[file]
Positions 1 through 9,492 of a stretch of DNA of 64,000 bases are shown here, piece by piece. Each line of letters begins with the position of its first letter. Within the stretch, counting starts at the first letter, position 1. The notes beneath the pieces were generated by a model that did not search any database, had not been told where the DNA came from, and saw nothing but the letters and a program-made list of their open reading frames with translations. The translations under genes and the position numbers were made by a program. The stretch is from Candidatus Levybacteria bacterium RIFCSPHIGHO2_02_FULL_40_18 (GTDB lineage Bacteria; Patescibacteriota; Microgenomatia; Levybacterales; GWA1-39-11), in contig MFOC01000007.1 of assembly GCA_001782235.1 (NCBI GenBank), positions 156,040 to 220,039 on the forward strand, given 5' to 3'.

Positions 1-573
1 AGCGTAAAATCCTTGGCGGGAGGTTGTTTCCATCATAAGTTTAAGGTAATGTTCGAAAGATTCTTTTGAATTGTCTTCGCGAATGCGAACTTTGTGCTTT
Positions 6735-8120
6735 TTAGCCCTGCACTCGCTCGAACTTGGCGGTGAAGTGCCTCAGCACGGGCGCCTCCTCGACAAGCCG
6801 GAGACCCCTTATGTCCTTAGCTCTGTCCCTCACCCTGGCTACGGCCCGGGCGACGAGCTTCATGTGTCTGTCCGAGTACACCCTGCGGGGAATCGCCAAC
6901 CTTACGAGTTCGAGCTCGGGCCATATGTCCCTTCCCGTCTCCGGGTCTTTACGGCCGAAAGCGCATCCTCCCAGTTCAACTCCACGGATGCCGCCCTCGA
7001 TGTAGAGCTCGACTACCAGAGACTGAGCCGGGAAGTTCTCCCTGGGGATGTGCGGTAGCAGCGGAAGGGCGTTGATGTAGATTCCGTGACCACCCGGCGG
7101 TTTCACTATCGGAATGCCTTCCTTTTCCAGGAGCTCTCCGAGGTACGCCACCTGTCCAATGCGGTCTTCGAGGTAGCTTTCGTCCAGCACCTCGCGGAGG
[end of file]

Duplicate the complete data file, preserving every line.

Positions 1 through 9,492 of a stretch of DNA of 64,000 bases are shown here, piece by piece. Each line of letters begins with the position of its first letter. Within the stretch, counting starts at the first letter, position 1. The notes beneath the pieces were generated by a model that did not search any database, had not been told where the DNA came from, and saw nothing but the letters and a program-made list of their open reading frames with translations. The translations under genes and the position numbers were made by a program. The stretch is from Candidatus Levybacteria bacterium RIFCSPHIGHO2_02_FULL_40_18 (GTDB lineage Bacteria; Patescibacteriota; Microgenomatia; Levybacterales; GWA1-39-11), in contig MFOC01000007.1 of assembly GCA_001782235.1 (NCBI GenBank), positions 156,040 to 220,039 on the forward strand, given 5' to 3'.

Positions 1-573
1 AGCGTAAAATCCTTGGCGGGAGGTTGTTTCCATCATAAGTTTAAGGTAATGTTCGAAAGATTCTTTTGAATTGTCTTCGCGAATGCGAACTTTGTGCTTT
Positions 6735-8120
6735 TTAGCCCTGCACTCGCTCGAACTTGGCGGTGAAGTGCCTCAGCACGGGCGCCTCCTCGACAAGCCG
6801 GAGACCCCTTATGTCCTTAGCTCTGTCCCTCACCCTGGCTACGGCCCGGGCGACGAGCTTCATGTGTCTGTCCGAGTACACCCTGCGGGGAATCGCCAAC
6901 CTTACGAGTTCGAGCTCGGGCCATATGTCCCTTCCCGTCTCCGGGTCTTTACGGCCGAAAGCGCATCCTCCCAGTTCAACTCCACGGATGCCGCCCTCGA
7001 TGTAGAGCTCGACTACCAGAGACTGAGCCGGGAAGTTCTCCCTGGGGATGTGCGGTAGCAGCGGAAGGGCGTTGATGTAGATTCCGTGACCACCCGGCGG
7101 TTTCACTATCGGAATGCCTTCCTTTTCCAGGAGCTCTCCGAGGTACGCCACCTGTCCAATGCGGTCTTCGAGGTAGCTTTCGTCCAGCACCTCGCGGAGG